37 Va. App. 591, 591, 560 S.E.2d 466, ___ (2002)
Comment of Olivier Denier Long, Esq. —
This is an important custody relocation case. Here, mother wins permission to take the parties’ child to Arizona. The relocation standard to be applied by trial courts is stated by the Court of Appeals:
“Virginia law simply requires the court to consider and weigh the necessary factors in order to determine both whether a change in custody is in the best interest of the child, and whether relocation is in the best interest of the child.”
Case results depend upon a variety of factors unique to each case, and the outcome in one proceeding does not guarantee or predict a similar result in the future.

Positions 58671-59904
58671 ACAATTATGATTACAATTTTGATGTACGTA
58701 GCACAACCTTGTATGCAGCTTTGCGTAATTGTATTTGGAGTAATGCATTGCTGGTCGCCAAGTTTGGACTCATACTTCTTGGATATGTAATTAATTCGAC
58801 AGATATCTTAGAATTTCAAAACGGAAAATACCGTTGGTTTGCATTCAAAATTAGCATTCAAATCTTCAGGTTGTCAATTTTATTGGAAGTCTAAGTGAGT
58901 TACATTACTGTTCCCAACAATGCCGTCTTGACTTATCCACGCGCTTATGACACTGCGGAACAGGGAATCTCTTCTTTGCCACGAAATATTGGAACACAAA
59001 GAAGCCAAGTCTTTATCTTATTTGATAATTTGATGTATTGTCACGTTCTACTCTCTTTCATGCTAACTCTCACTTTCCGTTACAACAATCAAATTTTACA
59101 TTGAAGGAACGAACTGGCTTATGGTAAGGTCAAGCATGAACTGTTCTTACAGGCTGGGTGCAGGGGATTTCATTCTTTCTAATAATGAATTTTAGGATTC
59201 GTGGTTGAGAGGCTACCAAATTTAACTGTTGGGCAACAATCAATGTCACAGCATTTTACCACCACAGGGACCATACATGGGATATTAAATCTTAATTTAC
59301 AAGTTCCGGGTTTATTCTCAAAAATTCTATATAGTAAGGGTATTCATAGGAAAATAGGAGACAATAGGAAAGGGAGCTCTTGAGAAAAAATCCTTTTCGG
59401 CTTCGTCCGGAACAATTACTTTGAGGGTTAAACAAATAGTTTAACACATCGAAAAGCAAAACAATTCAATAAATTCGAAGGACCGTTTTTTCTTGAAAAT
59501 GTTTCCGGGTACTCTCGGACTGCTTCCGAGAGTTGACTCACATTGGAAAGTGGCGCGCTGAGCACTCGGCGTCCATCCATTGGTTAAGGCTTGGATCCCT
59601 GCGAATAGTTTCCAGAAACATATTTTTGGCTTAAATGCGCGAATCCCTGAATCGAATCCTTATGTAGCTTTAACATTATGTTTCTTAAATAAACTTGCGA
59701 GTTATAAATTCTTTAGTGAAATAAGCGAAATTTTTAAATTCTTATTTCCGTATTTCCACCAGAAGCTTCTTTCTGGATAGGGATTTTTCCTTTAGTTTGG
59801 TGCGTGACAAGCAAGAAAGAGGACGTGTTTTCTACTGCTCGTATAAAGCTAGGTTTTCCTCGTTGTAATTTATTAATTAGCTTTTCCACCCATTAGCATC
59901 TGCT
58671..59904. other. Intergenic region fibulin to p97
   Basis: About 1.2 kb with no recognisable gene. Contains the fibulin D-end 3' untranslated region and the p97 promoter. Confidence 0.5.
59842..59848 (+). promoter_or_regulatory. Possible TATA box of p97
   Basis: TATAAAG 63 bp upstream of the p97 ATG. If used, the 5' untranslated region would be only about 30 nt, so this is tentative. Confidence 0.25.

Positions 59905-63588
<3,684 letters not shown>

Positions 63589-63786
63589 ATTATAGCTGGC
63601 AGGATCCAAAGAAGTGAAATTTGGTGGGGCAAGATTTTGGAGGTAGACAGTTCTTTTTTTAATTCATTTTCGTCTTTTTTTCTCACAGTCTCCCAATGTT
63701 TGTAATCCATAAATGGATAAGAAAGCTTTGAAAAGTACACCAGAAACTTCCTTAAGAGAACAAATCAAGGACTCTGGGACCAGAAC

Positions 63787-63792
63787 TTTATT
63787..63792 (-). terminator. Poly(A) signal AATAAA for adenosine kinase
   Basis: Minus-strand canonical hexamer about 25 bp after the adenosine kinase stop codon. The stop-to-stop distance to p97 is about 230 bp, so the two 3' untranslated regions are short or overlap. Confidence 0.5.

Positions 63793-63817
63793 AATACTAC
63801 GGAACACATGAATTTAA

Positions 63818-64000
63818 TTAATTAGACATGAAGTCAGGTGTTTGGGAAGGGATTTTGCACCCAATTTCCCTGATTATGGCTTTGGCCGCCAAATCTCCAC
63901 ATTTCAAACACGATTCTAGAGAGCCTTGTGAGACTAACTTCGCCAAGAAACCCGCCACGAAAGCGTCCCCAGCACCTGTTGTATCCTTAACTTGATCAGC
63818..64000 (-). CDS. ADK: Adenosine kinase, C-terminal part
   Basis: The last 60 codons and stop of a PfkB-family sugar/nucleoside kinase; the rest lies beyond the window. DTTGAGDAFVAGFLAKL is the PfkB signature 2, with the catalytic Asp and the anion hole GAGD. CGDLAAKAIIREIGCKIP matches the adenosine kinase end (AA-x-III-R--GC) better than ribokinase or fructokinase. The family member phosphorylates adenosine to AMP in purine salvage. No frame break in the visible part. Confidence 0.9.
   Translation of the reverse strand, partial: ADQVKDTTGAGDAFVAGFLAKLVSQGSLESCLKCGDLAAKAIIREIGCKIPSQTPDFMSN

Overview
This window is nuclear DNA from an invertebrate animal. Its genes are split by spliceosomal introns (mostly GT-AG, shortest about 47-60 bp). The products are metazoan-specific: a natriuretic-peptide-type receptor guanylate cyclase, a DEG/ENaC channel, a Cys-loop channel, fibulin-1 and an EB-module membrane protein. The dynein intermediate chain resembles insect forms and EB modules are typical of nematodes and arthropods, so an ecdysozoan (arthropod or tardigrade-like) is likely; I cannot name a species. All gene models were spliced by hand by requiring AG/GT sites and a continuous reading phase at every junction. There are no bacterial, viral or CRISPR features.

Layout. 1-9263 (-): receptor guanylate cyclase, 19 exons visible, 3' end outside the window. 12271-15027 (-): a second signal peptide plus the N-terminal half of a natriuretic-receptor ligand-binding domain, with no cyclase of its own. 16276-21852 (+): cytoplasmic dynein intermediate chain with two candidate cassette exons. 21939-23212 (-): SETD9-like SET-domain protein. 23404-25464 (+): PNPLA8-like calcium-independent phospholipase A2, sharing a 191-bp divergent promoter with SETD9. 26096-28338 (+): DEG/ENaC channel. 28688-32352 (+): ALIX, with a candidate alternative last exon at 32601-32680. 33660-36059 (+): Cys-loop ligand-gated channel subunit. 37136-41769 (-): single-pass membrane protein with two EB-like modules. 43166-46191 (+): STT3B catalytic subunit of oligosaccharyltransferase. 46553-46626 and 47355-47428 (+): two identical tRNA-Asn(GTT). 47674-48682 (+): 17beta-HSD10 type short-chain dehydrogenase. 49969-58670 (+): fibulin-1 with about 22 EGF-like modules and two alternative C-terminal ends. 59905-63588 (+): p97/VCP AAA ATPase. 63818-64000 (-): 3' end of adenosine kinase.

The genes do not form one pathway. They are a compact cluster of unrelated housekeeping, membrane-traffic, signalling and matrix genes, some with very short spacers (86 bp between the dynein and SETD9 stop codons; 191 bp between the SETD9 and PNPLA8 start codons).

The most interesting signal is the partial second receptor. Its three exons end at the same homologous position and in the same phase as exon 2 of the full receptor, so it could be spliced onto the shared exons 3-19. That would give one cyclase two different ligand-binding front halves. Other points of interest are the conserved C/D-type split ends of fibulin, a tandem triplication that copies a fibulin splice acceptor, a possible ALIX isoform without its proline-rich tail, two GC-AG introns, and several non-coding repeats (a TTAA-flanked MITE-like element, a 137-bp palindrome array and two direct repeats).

Goodhand v. Kildoo, 37 Va. App. 591, 560 S.E.2d 466 (2002)
IN THE COURT OF APPEALS OF VIRGINIA ARGUED AT ALEXANDRIA, VIRGINIA
OSCAR GLENN GOODHAND v. DAWNIE KILDOO, F/K/A DAWNIE GOODHAND
Record No. 2525-00-4 Decided: March 5, 2002
Present: Chief Judge Fitzpatrick, Judges Annunziata and Humphreys
FROM THE CIRCUIT COURT OF FAIRFAX COUNTY, M. Langhorne Keith, Judge
Affirmed. [Page 594]
John M. Tran (Tobin, O’Connor & Ewing, on briefs), for appellant.
Matthew W. Greene (Kevin E. Smith; Smith & Greene, P.L.L.C., on brief), for appellee.
OPINION [Page 595]
HUMPHREYS, J. — Oscar Glenn Goodhand (“father”) appeals from the decision of the Circuit Court of Fairfax County allowing his former wife, Dawnie Kildoo (“mother”), to relocate to Arizona with the parties’ minor child. Father contends the trial court erred in weighing the factors necessary to determine whether the relocation was in the child’s best interests, and in failing to appropriately consider the harmful impact on the child which would be caused by the relocation. We disagree and affirm the decision of the trial court.